is that a repository of business process templates, structured as a taxonomy,
can help people design qualitatively more innovative processes more quickly
by allowing them to retrieve, contrast and customize interesting examples,
make "distant analogies", and utilize "recombinant"
(mix-and-match) design techniques (Herman, Klein et al. 1998).
The other key component of this work is nearly a decade of development
and evaluation of systems for handling multi-agent conflicts in collaborative
design (Klein 1989; Klein 1991; Klein 1993) and collaborative requirements
capture (Klein 1997). This work resulted in principles and technology for
automatically detecting, diagnosing and resolving design conflicts between
both human and computational agents, building upon a knowledge base of
roughly 300 conflict types and resolution strategies. This technology has
been applied successfully in several domains including architectural, local
area network and fluid sensor design. A key insight from this work is that
design conflicts can be detected and resolved using a knowledge base of
generic and highly reusable conflict management strategies, structured
using diagnostic principles originally applied to medical expert systems.
Our experience to date suggests that this knowledge is relatively easy
to acquire and can be applied unchanged to multiple domains.
The work described in this paper integrates and extends these two lines
of research in an innovative and, we believe, powerful way. The central
insights underlying this integration are that (1) workflow exceptions can
be handled by generalizing the diagnostic algorithms and knowledge base
underlying design conflict management (a conflict, after all, is just one
subclass of process exception), and (2) the exception handling knowledge
base can be captured as a set of process templates that can be retrieved,
compared and customized using the principles embodied in the Process Handbook.
The result of this integration is an approach that allows workflow designers
and participants to better take advantage of insights collected from a
wide range of experts and domains when trying to determine what exceptions
can occur in their process, as well as how such exceptions can be detected,
diagnosed and resolved. These points will be discussed in detail in the
The first step is for a workflow designer to determine, for a given
"ideal" workflow, the ways that the process may fail and then
"instrument" the workflow so that these failures can be detected.
This can be done via inheritance of failure modes down a process taxonomy.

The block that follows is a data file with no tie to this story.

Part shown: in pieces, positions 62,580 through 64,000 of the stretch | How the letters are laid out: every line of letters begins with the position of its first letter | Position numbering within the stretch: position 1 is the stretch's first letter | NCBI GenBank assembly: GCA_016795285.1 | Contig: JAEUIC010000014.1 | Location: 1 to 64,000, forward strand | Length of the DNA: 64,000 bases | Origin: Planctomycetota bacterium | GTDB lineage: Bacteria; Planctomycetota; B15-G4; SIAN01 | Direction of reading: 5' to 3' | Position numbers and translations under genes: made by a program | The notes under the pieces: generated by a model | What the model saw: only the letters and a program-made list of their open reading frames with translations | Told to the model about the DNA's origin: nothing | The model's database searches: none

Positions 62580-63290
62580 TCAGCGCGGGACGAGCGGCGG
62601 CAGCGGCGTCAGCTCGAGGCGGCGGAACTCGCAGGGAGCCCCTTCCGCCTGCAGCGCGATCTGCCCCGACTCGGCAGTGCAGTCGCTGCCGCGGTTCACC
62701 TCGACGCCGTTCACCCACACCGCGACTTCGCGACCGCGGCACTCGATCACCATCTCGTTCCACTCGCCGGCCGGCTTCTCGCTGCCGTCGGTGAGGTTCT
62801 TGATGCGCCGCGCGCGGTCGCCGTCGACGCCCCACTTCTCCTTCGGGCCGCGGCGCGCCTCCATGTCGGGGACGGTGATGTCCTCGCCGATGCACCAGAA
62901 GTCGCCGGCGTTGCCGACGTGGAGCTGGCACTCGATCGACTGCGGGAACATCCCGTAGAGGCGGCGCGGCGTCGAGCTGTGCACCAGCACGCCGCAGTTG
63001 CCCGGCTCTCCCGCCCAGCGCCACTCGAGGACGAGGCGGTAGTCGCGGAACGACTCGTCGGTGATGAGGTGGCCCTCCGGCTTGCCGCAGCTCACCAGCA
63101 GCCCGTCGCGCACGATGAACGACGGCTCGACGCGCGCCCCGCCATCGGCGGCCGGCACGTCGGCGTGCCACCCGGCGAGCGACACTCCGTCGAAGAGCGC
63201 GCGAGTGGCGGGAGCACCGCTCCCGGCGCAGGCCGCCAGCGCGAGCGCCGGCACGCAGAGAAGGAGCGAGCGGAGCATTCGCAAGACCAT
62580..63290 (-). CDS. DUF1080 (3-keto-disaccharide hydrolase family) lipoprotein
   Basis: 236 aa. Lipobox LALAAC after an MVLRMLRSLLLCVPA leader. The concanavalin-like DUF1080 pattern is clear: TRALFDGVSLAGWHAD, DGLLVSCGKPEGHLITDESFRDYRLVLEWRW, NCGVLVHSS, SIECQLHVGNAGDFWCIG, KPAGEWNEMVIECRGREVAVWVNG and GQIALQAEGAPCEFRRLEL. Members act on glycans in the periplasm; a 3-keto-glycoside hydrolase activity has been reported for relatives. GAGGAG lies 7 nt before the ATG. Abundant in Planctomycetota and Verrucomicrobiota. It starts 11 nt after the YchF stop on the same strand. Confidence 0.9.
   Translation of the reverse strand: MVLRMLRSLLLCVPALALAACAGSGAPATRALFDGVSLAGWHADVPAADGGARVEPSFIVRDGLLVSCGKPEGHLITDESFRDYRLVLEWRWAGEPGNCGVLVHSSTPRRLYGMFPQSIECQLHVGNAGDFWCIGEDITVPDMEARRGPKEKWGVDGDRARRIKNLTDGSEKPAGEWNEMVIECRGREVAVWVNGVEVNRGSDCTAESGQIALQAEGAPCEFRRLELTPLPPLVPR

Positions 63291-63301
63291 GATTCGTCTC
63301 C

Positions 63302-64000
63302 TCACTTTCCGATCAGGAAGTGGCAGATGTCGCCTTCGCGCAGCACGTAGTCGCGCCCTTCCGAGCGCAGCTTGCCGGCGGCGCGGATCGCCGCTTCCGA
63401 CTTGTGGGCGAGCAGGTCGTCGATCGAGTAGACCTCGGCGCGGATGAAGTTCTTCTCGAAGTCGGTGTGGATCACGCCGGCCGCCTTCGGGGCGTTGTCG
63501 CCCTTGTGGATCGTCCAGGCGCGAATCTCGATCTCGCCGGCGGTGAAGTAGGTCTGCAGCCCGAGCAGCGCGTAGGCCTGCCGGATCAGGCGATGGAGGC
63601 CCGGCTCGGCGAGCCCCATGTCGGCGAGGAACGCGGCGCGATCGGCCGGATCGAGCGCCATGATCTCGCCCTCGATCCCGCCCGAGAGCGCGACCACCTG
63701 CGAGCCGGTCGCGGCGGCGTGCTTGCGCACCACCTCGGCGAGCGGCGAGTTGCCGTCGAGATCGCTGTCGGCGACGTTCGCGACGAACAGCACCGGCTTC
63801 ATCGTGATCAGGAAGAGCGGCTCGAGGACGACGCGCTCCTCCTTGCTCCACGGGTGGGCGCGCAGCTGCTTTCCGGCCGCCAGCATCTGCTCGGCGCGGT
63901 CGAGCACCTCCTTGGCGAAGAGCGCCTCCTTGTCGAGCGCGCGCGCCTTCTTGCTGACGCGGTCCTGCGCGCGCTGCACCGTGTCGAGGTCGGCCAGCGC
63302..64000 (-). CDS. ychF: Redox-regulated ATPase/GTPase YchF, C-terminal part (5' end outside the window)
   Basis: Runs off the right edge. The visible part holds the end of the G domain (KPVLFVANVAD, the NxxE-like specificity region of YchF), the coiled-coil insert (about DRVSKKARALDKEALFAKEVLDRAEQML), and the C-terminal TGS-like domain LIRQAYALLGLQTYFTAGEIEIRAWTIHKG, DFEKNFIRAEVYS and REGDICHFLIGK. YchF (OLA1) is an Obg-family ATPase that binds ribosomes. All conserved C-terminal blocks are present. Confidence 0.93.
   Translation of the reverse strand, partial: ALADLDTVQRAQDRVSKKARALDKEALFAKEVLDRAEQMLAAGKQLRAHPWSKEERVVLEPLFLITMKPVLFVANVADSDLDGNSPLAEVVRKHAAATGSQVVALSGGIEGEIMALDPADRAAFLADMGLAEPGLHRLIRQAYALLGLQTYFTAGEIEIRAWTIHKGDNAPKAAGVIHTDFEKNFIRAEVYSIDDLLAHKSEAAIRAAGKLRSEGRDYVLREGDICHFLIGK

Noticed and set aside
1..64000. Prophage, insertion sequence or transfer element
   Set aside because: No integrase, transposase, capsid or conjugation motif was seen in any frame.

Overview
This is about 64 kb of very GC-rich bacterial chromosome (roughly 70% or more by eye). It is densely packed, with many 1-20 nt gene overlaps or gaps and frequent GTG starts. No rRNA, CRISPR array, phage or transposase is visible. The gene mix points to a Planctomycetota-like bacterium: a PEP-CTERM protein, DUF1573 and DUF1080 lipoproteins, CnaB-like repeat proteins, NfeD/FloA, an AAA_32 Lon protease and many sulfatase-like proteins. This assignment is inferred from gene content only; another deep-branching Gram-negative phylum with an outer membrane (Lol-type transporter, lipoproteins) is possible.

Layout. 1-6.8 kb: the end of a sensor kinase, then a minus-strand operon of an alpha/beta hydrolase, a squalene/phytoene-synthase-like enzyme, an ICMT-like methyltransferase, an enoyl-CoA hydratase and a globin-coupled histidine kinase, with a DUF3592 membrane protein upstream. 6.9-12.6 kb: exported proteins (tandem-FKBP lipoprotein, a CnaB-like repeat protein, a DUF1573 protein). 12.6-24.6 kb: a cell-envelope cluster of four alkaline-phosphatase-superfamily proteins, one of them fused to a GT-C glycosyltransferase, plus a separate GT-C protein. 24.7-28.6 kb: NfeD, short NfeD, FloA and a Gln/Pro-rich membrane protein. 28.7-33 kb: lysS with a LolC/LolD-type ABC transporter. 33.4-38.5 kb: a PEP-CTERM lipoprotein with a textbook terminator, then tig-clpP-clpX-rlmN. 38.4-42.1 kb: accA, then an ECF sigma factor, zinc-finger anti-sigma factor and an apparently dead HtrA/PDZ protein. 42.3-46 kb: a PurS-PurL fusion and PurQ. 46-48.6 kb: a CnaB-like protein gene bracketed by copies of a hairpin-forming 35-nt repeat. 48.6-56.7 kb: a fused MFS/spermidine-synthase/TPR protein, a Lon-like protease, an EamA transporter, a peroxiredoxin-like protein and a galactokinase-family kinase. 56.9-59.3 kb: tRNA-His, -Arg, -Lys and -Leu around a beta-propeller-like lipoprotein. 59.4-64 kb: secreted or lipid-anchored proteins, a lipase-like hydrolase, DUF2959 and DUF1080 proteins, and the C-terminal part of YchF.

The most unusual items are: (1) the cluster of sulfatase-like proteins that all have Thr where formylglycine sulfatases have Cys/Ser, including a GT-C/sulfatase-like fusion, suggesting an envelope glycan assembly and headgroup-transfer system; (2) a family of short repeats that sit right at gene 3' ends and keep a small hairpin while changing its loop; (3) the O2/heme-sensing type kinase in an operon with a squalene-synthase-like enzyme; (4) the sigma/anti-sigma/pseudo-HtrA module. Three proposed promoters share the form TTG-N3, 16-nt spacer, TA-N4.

A process taxonomy can be defined as a hierarchy of process templates,
with very generic processes at the top and increasingly specialized
processes below. Each process can have attributes, e.g. that define the
challenges for which it is well-suited. Note that process specialization
is different from decomposition, which involves breaking a process
down ("decomposing" it) into subactivities. While a subactivity
represents a part of a process; a specialization represents a "subtype"
or "way of" doing the process (Malone, Crowston et al. 1997).
For illustrative purposes let us consider a small process taxonomy consisting of the following templates:
Figure 1. An Example of a Generic Process Taxonomy with Failure
These templates are annotated with the ways in which they can fail,
i.e. with their characteristic exception types. Our work to has
revealed that a wide range of exception types exist (Klein 1997). Exceptions
result, in general, from violations of some (implicit or explicit) assumption
underlying a workflow model and can include changes in resources, organizational
structure, policies, task requirements or task priority. They can also
include incorrectly performed tasks, resource contentions between two or
more distinct processes, unforeseen opportunities to merge or eliminate
tasks, conflicts between actions taken in different process steps and so
Failure modes for a given process template can be uncovered using failure
mode analysis (Raheja 1990). It is typical, for example, for process steps
to require outputs produced by other steps. The processes for managing
such "flow" dependencies need to make sure that the right thing
gets to the right place at the right time (Malone and Crowston 1994). This
immediately implies a set of possible failure modes including an input
being late ("wrong time"), of the wrong type ("wrong thing")
and so on. Similar analyses have been done for other process templates,
such as resource sharing, diagnosis, order fulfillment, and so on.
We are now ready to see how the failure modes for a given workflow process
can be identified. Consider the following process:
Figure 2. An Example Workflow Process.
This workflow consists of a subprocess for allocating design tasks (performed
in this case by a human manager), a subprocess for allocating shared resources